“This has been a hard month. This virus is holding a mirror to our society and its inequities.”
Whitmer referred to the fact that people of color have been hit the hardest with 40 percent of Afro-American deaths.
“We will come out of this having learned something, as we recover from COVID-19,” she said. “We will be working on long term solutions. It is time to intensify our efforts.”
According to Dr. Joneigh Khaldun, it is necessary to double down to slow the spread of the disease, while building up the hospital capacity. However more medical professions are needed mainly respiratory therapists and registered nurses.
“This disease is incredibly deadly,” Whitmer said. “Any exceptions would make it porous. Landscaping and golf courses are not critical infrastructure.”
The Easter Triduum starts today with Holy Thursday.
Stay tuned for day by day coverage of the Coronavirus crisis.
Copyright (c) 2020. Emma Blogs, LLC. All rights reserved.
Uncertain food supply raises need for self-sustainability
By Emma Palova
Lowell, MI- Since farmer’s markets and greenhouses may not open until the COVID-19 quarantine is lifted, many are turning back to home farming and small garden plots are popping up around the neighborhood.
Altough farmers like Visser Farms are getting creative selling online and packaged fruits and vegetables for a standard price of $5 a bag to prevent direct contact.
We’re lucky enough that we each own at least three acres in Vergennes Township. Coming from Europe, we’ve always had our own veggie gardens due to the constant shortage of fresh produce on the markets. See excerpt below from the “Greenwich Meridian Memoir.”
We’ve staked our small garden approximately 15 years ago. It started out first as as an herb garden, inspired by my friend herbalist Betty Dickinson of Ionia. Whenever I walk into the garden, especially after rain, the herbs smell of a thousand fragrances. Later, we added cherry tomatoes, peppers, squash and melons.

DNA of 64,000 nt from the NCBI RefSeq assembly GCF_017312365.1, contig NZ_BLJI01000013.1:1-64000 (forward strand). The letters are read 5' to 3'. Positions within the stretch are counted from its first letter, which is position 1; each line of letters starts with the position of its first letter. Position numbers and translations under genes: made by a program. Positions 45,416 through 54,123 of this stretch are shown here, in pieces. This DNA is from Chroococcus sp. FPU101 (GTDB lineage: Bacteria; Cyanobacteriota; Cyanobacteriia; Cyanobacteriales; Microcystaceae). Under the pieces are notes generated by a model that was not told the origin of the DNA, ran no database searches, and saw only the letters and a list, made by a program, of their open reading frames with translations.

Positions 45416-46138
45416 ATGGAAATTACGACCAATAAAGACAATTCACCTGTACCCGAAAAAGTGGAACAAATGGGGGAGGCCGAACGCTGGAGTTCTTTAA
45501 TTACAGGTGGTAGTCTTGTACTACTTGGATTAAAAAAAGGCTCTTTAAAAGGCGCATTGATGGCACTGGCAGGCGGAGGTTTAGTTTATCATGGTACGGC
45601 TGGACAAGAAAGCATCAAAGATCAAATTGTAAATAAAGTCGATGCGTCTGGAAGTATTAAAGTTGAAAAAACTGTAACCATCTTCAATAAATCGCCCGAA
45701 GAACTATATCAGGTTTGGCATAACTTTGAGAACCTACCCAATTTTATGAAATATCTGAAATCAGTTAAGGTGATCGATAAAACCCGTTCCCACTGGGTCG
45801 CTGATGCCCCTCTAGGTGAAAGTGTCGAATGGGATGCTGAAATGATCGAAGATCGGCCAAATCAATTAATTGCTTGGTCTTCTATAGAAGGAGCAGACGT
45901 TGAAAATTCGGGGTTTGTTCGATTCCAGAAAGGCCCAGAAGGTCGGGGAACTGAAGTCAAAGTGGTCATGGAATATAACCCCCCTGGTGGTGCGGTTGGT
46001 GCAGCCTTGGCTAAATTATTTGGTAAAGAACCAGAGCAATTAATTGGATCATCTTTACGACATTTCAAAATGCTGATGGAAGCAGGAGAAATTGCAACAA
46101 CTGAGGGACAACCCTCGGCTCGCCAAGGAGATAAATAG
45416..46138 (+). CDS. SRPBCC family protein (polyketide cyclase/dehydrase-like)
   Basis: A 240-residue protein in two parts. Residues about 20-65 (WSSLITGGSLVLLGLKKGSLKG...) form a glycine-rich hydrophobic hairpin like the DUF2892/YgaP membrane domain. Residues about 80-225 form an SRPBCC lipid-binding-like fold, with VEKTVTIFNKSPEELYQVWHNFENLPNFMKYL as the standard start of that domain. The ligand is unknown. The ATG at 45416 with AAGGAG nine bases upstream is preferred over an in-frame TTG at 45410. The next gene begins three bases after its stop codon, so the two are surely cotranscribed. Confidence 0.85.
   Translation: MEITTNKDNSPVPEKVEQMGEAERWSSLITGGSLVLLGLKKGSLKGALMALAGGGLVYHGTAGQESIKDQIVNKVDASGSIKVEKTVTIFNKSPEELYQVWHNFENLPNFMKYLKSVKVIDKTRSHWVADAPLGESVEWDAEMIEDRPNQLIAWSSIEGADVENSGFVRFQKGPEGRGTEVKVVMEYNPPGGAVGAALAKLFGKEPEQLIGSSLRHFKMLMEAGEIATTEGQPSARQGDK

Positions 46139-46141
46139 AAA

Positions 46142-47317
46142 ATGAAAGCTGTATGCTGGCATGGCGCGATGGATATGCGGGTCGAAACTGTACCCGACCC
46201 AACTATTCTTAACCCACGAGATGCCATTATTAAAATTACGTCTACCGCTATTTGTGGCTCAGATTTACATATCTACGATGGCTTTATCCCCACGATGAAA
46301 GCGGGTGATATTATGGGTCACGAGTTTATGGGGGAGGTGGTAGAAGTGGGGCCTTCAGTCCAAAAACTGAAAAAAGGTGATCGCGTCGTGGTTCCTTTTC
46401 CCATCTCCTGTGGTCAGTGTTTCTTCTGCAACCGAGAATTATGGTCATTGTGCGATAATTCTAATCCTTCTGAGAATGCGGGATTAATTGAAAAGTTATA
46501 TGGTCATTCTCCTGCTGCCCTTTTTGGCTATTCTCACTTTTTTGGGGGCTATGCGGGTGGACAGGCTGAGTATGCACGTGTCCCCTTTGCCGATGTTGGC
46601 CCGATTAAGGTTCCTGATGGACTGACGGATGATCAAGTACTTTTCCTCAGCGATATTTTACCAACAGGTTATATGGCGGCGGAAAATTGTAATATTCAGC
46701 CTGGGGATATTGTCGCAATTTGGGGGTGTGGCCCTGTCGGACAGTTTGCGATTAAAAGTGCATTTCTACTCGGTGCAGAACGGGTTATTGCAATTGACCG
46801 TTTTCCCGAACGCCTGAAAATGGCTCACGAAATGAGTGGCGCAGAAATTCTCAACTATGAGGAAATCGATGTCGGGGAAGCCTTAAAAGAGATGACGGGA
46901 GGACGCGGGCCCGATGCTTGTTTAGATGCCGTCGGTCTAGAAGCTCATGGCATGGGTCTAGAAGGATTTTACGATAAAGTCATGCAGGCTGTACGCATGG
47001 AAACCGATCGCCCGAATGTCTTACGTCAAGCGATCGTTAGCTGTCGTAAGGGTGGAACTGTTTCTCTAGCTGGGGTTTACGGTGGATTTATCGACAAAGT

Last year, we planted cucumbers to can our own sweet and sour pickles aka “Znojemske okurky.” We take pride in this product that reminds us of our Czech homeland. I also love my ever bearing strawberries and currant bushes. I use the red and black currant to make pies.
But it is getting late to start growing plants from seeds. My favorite Snow Avenue Greenhouse usually opens around April 20 and sells decent size plants that can go directly into the garden.
If you live in an apartment, you can still do container gardening. Many seeds on the market are specifically good for containers.
Excerpt from Greenwich Meridian Memoir
Self-sustainability in Czech villages
Other homemade products included sausages and smoked meat. The butchering of the family pig usually took place in winter and before the holidays, so there was plenty of meat on the table. Socialism with its chronic lack of basic goods, drove the need for self-sufficiency specifically in the villages and craftsmanship as well. People were forced to be more creative in many different ways. They grew their own produce; everything from onions, carrots to cabbage and cucumbers. Then they made saurkraut from the cabbage, that went well with the pork and the sausages. Cucumbers were used to make the famous “Znojemsky pickles” aka “Znojemske okurky.”
Many households in villages and towns were self-sufficient with everything homemade or home grown. National artist Joseph Lada illustrated the traditional festivities: The Feast of St. Nicholas on Dec. 6, the butchering of the family pig in the yard with onlookers, Christmas by the tall tiled stoves, autumn campfires with fire-roasted potatoes and summer fun by the ponds with the willows.
Stay tuned for day by day coverage of the coronavirus crisis and quarantine in the U.S.
Today the death toll reached a grim 10,000 milestone.
Copyright (c) 2020. Emma Blogs, LLC. All rights reserved.